My son, Dominic, has been to a barber shop exactly twice. The first time, my husband and I took him to the local Meijer barber shop and he gagged and cried so much, we had to leave. The second time, he bolted out of the barber shop and almost ran into the road. I’ve been cutting his hair ever since. I would have to get myself mentally “geared up” to give him his haircuts, because it would be so upsetting for the both of us. When he was small enough, I could put him in his booster seat, strap him in and cut away. Given that he is now over 120 pounds, those days are long gone.
This past Saturday, Dominic out of the blue started saying, “Haircut, barber shop, socks and shoes, car.” He probably repeated it at least half a dozen times. Every time he would say it, my response back was, “Are you sure?” I tried to explain to him that once the barber started, he would have to finish. He was extremely persistent about wanting to go. He wore me down until I finally said, “OK, fine, let’s go to the barber shop.” We actually went back to the second barber shop we had tried about nine years ago. I parked the car behind the barber shop and we walked around to the entrance. I looked inside and there was at least eight people sitting there. I told Dominic, “OK, they are way too busy. We are going to have to come back another time.”
I turned around and we started walking back toward our car. As we went past the side door of the barber shop, one of the barbers came out and approached us. I explained to him that Dominic has autism and that he had been requesting a haircut all morning. I told him, “We can just come back another time, you look really busy.” The barber then said, “Come back in, most of the people are waiting for a certain barber to cut their hair.” We came back in and Dominic and I sat down. It was quite warm in the barber shop and the longer we waited, the more anxious and sweaty I got.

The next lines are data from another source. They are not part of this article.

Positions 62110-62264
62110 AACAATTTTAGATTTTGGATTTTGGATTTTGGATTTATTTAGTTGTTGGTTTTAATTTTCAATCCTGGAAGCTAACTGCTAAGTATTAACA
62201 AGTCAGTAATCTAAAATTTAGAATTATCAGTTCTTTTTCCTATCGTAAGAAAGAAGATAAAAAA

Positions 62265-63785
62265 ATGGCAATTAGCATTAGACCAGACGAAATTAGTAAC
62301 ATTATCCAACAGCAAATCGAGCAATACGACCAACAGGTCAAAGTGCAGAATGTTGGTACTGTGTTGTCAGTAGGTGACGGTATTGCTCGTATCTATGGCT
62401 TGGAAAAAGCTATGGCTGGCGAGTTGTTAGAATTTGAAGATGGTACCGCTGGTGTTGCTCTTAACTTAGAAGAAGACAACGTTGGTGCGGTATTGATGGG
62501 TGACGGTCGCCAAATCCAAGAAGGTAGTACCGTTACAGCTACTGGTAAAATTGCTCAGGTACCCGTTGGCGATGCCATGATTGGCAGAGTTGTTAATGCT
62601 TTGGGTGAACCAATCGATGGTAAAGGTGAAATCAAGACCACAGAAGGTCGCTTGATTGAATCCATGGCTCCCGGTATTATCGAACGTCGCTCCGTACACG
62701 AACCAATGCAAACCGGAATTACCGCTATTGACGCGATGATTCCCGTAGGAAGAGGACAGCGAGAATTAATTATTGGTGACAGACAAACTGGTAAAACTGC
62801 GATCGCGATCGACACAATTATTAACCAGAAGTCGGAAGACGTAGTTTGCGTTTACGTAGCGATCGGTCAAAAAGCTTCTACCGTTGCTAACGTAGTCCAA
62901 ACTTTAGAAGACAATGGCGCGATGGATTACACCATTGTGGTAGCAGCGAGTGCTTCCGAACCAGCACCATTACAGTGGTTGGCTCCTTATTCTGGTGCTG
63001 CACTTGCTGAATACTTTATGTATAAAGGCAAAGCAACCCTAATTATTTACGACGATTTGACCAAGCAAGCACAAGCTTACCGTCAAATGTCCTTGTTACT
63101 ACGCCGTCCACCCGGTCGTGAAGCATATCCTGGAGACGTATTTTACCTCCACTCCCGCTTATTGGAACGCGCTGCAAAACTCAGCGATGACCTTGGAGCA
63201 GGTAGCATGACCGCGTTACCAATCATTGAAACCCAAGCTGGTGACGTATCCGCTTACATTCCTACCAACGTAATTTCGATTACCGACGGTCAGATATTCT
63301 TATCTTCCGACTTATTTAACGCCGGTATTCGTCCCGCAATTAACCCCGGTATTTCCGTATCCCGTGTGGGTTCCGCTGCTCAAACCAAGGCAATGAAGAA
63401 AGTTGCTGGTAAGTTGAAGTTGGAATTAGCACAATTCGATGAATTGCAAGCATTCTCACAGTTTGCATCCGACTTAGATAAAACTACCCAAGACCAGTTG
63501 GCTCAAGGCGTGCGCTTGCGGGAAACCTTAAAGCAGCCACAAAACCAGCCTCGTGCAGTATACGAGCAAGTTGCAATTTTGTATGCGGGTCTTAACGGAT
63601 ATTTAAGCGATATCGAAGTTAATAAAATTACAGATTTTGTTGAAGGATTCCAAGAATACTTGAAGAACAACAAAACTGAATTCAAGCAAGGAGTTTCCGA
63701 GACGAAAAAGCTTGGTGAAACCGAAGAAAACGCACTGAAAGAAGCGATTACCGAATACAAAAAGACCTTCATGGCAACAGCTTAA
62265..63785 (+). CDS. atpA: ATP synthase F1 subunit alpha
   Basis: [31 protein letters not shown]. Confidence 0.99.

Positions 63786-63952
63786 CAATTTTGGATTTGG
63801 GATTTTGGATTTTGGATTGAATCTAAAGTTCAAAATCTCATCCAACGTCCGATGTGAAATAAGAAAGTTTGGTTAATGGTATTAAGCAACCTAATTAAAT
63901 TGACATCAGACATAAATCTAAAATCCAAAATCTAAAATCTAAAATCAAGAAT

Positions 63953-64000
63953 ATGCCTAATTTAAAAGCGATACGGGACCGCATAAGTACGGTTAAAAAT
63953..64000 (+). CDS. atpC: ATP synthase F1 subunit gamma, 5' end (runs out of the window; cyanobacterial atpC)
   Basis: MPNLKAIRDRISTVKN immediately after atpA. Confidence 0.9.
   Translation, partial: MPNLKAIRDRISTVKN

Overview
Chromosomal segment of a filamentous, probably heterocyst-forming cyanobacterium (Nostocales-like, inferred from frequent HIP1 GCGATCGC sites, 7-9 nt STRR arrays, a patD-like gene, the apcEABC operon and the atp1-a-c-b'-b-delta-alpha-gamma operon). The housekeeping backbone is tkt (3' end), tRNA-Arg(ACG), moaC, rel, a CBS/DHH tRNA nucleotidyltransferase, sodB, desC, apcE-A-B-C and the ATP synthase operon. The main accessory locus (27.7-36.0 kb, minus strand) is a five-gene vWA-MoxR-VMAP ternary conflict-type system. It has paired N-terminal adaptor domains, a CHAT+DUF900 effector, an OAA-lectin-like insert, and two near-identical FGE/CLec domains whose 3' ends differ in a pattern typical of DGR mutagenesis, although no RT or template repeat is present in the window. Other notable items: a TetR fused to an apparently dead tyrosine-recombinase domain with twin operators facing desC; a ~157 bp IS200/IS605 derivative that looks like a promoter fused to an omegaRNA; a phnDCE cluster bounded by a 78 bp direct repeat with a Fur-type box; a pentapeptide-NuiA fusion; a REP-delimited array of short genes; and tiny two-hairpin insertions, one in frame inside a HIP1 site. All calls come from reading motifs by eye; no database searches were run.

I was really getting concerned because of all the noise inside the barber shop and the fact that we would have to wait. Dominic was playing with his Nintendo DS that he recently got for his birthday and he was “chill.” I was the one who was a nervous wreck! After about 15 minutes, the barber said, “Dominic, are you ready?” We both walked over to the chair and he started using scissors on his hair. I said, “Let’s try an electric pair if they aren’t too loud.”
The barber took the extra time to explain everything to Dominic during the entire haircut and Dominic trusted him 100 percent. He said things like, “OK, Dominic, now I’ll get the fuzzies around your ears.” He constantly reassured him. Dominic, like most kids, whether they have special needs or not, like predictability. I think the constant reassurance was key for him. I found out after the haircut that the barber had previous experience with children with special needs. As the barber rang us up at the register, I pulled out an extra $5 for a tip. I really wish I had more $1 bills on me! He did such a great job, don’t you think? I think the smile on Dominic’s face says it all.
I’ve had so many people tell me that Dominic’s thick hair is his “trademark.” Most people don’t realize I’ve always wanted him to have short hair, but since I’ve been cutting it and he would only sit still for a short amount of time, that has been impossible.
On the way out of the shop, the barber handed me his card. I tucked it away into my purse and didn’t pull it out again until a few days ago. The barber who cut Dominic’s hair is the owner! Awesome. We certainly won’t wait another nine years to come back.
Follow this journey on Bountiful Plate.
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